You got to hand it to Catholic Charities USA. The timing of the release of its 2008 survey is impeccable, as the U.S. is focused on healthcare reform, jobs and the economy (among other issues, say, e.g., the wars). This survey is a clear reminder that private, market forces are not working for the poor. The "anti-federal government" crowd should spend some quality time reading this survey, and then perhaps, flipping to Matthew 25: 31-46.
Not surprising, according to a new according to a new Washington Post-ABC News poll, "nearly six in 10 Americans are now concerned about job or pay losses in the coming months, little changed since February, and there has been no increase in the percentage who see the federal government's stimulus efforts as having an impact, even as the pace of layoffs has eased in recent months. And there is lukewarm public confidence that the government is enacting measures to stave off another financial crisis."
A great look at the society-we-are by David Brooks in Tuesday's New York Times. Brooks uses some old radio broadcasts on the day victory was declared in World War Two to contrast where American society was then and where it has gone now.
Over on the GQ web site is an essay by former Pres. George W. Bush speech writer Matt Latimer about the final months of the Bush administration: Me Talk Presidential One Day.
Catholics in Alliance for the Common Good has been vilified by right wing critics for pursuing a political strategy that favors the Democrats and polarizes the Catholic Church. But, they have signed on to a statement signed by an array of theologians calling for the Church to speak with one voice on the issue.
Missing from the list of signatories is Cardinal Renato Martino, head of the Pontifical Council for Justice and Peace. But, given the cardinal’s remarks to a CNS reporter noted earlier on NCR Today, they should have asked him to do so. The cardinal says he “could never explain” how or why so many Americans lacked health care. Martino lived in the United States for many years while serving as the Holy See’s ambassador to the United Nations.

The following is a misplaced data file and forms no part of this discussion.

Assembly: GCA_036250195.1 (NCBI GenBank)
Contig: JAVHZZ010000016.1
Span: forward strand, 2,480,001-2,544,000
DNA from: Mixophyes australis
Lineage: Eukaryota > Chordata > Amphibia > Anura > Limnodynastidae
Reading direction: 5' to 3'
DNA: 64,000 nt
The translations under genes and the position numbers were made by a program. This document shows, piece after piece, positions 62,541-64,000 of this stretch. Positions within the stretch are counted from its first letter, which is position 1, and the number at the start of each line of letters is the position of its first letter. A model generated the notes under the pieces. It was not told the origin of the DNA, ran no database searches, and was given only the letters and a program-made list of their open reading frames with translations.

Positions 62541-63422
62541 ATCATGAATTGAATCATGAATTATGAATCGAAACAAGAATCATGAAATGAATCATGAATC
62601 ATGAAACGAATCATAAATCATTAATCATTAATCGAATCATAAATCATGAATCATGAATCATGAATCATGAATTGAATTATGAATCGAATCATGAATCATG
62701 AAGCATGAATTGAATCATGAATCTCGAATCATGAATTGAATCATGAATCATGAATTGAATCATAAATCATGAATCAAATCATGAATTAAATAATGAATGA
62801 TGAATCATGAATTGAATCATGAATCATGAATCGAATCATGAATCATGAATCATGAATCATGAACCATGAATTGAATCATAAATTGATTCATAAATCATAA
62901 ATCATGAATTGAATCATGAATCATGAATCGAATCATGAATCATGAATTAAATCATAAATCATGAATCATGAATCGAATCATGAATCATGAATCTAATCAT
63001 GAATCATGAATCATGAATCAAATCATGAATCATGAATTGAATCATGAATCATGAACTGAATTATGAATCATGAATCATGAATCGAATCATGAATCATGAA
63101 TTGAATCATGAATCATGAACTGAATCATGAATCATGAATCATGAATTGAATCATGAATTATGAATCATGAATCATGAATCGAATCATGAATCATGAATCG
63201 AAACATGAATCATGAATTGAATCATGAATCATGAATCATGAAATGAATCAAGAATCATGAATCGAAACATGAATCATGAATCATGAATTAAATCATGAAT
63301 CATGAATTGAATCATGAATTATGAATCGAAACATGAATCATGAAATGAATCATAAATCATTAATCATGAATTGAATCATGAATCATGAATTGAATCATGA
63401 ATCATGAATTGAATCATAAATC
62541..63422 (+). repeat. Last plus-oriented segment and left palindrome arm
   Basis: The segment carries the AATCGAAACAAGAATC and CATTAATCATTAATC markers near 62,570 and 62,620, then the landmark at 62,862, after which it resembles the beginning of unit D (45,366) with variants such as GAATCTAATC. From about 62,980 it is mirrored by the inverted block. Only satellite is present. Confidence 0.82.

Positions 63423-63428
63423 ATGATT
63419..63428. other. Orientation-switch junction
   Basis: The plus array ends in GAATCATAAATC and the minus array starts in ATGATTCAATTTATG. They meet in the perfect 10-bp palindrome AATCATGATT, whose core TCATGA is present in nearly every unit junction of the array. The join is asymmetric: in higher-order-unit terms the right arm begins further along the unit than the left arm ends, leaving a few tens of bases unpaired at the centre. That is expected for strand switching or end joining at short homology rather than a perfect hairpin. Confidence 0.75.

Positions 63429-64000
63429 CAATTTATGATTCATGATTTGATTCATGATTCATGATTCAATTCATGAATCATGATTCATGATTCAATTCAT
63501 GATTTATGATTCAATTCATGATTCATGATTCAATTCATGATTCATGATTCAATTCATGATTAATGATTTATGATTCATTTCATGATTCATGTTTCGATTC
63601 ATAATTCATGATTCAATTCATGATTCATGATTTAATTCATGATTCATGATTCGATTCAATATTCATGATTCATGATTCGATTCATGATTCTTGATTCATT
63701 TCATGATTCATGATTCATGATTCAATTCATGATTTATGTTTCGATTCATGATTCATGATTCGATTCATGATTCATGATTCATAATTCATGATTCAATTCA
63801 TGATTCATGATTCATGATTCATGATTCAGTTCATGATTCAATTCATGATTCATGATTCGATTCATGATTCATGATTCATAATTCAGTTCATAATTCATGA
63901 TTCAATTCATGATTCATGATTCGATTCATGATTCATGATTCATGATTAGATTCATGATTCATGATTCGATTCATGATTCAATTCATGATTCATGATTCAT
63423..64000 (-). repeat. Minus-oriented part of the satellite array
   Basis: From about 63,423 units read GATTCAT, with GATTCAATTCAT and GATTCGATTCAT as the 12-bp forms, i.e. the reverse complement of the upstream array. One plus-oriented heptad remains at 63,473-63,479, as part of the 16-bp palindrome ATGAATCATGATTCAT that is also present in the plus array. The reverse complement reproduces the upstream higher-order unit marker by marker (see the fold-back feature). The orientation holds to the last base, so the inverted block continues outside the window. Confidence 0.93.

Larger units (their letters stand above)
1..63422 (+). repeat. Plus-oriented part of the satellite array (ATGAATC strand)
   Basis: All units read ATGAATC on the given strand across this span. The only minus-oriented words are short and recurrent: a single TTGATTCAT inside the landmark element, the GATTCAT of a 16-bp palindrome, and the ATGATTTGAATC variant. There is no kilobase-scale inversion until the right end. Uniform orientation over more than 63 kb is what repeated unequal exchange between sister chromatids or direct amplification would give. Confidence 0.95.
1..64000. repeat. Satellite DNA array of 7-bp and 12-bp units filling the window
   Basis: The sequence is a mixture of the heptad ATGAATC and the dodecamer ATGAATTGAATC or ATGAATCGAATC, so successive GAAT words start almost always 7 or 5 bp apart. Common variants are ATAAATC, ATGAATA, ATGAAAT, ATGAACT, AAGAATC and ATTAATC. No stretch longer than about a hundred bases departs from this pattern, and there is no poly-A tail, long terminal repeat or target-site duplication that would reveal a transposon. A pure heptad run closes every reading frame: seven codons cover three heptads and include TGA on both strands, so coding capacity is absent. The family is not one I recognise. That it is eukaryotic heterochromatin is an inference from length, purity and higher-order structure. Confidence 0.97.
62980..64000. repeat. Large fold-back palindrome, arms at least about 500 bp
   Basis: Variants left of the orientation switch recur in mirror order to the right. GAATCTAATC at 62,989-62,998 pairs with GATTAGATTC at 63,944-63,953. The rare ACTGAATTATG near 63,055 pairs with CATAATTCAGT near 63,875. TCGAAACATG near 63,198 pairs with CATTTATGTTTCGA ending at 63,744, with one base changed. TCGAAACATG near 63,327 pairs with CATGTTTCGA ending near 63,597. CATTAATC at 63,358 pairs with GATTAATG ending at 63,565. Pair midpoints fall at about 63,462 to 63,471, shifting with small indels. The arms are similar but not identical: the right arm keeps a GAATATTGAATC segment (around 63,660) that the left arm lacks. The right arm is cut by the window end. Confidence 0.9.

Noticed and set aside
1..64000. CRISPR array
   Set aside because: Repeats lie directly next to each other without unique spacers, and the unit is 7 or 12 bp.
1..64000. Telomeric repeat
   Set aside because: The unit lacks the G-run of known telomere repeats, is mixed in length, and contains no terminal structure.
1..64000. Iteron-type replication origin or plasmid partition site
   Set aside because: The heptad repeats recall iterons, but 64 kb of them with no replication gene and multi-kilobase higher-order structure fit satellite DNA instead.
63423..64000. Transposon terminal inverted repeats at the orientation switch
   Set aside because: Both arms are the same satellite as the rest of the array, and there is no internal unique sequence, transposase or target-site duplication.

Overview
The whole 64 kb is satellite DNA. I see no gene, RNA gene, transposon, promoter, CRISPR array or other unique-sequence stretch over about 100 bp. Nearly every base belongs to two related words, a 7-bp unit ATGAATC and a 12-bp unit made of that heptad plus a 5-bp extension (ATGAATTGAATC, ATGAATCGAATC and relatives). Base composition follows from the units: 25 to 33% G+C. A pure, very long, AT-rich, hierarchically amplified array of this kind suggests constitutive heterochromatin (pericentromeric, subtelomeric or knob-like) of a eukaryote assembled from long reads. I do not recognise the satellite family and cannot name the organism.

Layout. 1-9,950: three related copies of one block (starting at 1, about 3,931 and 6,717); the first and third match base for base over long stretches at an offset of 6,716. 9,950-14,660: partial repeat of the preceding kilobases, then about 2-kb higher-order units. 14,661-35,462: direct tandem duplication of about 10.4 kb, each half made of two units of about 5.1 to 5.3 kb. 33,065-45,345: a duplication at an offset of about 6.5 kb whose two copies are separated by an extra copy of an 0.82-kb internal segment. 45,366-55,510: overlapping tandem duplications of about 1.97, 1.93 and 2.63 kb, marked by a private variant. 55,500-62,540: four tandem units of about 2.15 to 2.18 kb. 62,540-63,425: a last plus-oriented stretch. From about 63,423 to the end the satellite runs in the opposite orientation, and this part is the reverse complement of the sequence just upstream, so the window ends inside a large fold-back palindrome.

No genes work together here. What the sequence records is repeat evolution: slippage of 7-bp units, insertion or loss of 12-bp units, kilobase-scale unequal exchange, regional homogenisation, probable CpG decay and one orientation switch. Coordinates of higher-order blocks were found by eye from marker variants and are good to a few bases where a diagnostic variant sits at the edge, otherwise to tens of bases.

"For those who have given their lives to service to their country, promoting values of peace, justice, equality, and liberty; especially, Senator Edward M. Kennedy, that he may find his eternal reward in the arms of God . . . . We pray."
Father Michael J. Gillgannon, a widely respected missionary priest of the diocese of Kansas City-St. Joseph, has written an open letter to his bishop, Robert W. Finn, taking strong exception to his leadership.
"You appear to me and many priests of my generation who lived the Spirit filled days of Vatican II," wrote Gillgannon, "as one whose task is to reverse the changes of that great event. You have given the impression that your changes were for the sake of a narrow 'orthodoxy' which seems to imply that the bishops and priests and laity before you were not orthodox."
This, with a tip of the hat, to Carol Glatz at the CNS blog:
She writes: "The Vatican hasn’t weighed in very much yet concerning the fierce debate in the United States over health care reform. Some of the opposition in the U.S. centers around whether the government should have such a dominant role in providing affordable coverage for all Americans.
In her erudite piece on the history of apostolic religious life, Sister Sandra Schneiders notes at the outset that she is writing to correct those who write "dogmatically" about the subject but have "no lived experience of or academic competence" to back up what they say.
Nothing she says points to me, who has written quite a bit about that topic, but I certainly fit the description. Obviously I've never been a sister in apostolic life nor do I consider myself a scholar of it.
On the other hand, it's perfectly legitimate to debate whether or not what I or anyone else writing about the current crisis is dogmatic, which I assume means rigid conviction untempered by reason or knowledge. That's fair game.
But her comment indirectly raises another issue: the role of the outsider.